This feeling dogged the awards, from host Martin short's mugging song-and-dance routines that saw him fully embracing his role as Canada's Billy Crystal to some of the big winners, at least on the film side of things. Kim Nguyen's Oscar-nominated Rebelle (a.k.a. War Witch, or as people kept calling it from the podium, "Rebelle War Witch") pretty much cleaned up, taking home banner prizes like Best Original Screenplay, Best Actress, Best Director and Best Motion Picture, as well as honours for Supporting Actor, Editing, Production Design, Sound Editing and Cinematography.
All things considered, Rebelle is an OK movie, lensing the indoctrination of a Congolese child solider and cloaking its spiked sensationalism (it opens on patricide and doesn't get any sunnier from there) inside of its realist aesthetic. It's not as good as Xavier Dolan's Laurence Anyways (or Mike Dowse's Goon, oddly nominated for Achievement in Direction but not Best Motion Picture, as if direction is just one function of what makes a Canadian film good), but it's a bit better than something like Deepa Mehta's Midnight's Children. It's mediocre, Rebelle. And of course awards shows thrive on mediocrity (see: the various upsets at the 85th Oscars, or any Oscars, or any awards show ever).
Even more than its being wholly so-so, it's impossible to shake the sense that Rebelle was so abundantly rewarded precisely because of the recognition it received from the American Academy, in the form of its Best Foreign Language Film Oscar nomination. There was a similar feeling at last year's Genies, when Monsieur Lazhar managed to make up for losing its own Oscar bid. The difference is that Monsieur Lazhar is a much better film than Rebelle, and so its trophies felt actually earned. There's a nagging sense of trying to keep up with Hollywood, something that has long hampered the vitality of Canadian film and TV production.
After accepting his award for Best Variety Host, George Strombolopolous entered the press lounge to answer a few questions. Somebody asked him if he was "living his kick-ass dreams" and if he had any advice for young people also looking to "live their kick-ass dreams." Somewhere in there, he was asked about the new Canadian Screen Awards format, and its bridging of film and TV communities.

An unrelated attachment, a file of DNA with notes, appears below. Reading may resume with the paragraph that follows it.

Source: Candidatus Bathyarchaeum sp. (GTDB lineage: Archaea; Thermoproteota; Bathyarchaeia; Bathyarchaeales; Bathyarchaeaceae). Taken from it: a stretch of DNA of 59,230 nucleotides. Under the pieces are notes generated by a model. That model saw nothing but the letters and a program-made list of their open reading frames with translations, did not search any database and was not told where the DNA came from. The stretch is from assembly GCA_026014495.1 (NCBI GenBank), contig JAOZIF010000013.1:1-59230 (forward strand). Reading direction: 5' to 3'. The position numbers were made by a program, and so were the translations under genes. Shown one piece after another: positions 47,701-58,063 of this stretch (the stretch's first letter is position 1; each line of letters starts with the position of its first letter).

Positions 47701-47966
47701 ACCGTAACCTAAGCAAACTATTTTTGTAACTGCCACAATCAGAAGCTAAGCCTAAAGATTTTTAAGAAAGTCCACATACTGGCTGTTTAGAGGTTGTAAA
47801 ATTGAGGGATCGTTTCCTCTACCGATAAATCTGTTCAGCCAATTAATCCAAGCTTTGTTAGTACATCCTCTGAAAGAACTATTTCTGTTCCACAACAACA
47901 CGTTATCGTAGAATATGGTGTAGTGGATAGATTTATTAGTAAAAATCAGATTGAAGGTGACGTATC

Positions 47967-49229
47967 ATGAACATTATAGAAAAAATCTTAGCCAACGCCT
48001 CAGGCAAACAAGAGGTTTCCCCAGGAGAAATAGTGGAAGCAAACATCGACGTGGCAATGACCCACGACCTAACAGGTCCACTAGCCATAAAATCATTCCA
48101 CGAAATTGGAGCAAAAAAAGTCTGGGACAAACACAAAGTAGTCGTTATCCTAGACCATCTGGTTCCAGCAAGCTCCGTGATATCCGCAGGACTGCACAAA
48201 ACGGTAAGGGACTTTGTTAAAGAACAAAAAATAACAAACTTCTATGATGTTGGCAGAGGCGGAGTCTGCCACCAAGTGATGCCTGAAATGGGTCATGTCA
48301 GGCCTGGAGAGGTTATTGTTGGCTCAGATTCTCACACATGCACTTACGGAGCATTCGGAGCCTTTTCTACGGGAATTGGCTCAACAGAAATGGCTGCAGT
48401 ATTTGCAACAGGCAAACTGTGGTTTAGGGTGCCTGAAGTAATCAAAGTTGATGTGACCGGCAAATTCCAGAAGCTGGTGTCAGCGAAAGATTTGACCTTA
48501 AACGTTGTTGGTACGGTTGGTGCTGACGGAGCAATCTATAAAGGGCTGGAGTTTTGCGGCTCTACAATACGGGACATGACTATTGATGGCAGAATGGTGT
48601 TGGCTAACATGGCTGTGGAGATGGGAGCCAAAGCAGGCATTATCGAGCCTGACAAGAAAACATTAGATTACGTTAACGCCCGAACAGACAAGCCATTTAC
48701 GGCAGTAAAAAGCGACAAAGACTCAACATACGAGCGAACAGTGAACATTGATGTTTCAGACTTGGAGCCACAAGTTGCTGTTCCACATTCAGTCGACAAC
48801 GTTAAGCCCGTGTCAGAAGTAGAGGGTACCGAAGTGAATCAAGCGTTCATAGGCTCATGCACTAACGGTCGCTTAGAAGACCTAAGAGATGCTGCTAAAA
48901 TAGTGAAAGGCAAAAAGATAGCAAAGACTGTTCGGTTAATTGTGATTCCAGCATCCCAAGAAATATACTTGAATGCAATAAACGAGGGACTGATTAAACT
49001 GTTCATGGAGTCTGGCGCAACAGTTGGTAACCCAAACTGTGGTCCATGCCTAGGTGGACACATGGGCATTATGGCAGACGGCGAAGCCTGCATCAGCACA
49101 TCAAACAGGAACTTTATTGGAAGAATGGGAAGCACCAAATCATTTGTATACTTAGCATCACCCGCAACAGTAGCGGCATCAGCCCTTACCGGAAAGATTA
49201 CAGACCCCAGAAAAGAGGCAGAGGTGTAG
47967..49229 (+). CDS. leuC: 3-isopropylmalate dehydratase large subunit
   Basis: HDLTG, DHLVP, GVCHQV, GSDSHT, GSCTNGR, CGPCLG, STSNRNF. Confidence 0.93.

"I'm not comparing us to Hollywood, that's not the point," Strombolopolous said, before going on to compare Canada to Hollywood. "But Hollywood [see?] is powerful because film and television work together." For him, the Screenies are a place where a TV writer and a film director could meet and spark off some theoretically interesting future project. They're a networking event.
Strombo went on to call Canadians "isolationists," an idea that goes back to Northrop Frye's whole idea of the "garrison mentality," if not further. It's a dated diagnosis. If anything, the Canadian Screen Awards exemplify how non-isolationist Canada craves to be, how much we yearn to tear down all those psychic/geographic boundaries in an effort to be just like our American or British cousins, and how the recognition of one of our own talents by an awards-granting body of questionable taste (like the Oscars) only serves to inflate our own estimation of their talents back home.
Earlier in the evening I ran into a friend near the abovementioned buffet steam trays, and took a quick inventory of spread, making a joke about the vegan lasagna. "Well you have to please everybody," she said. And yes, that pretty much sums it up.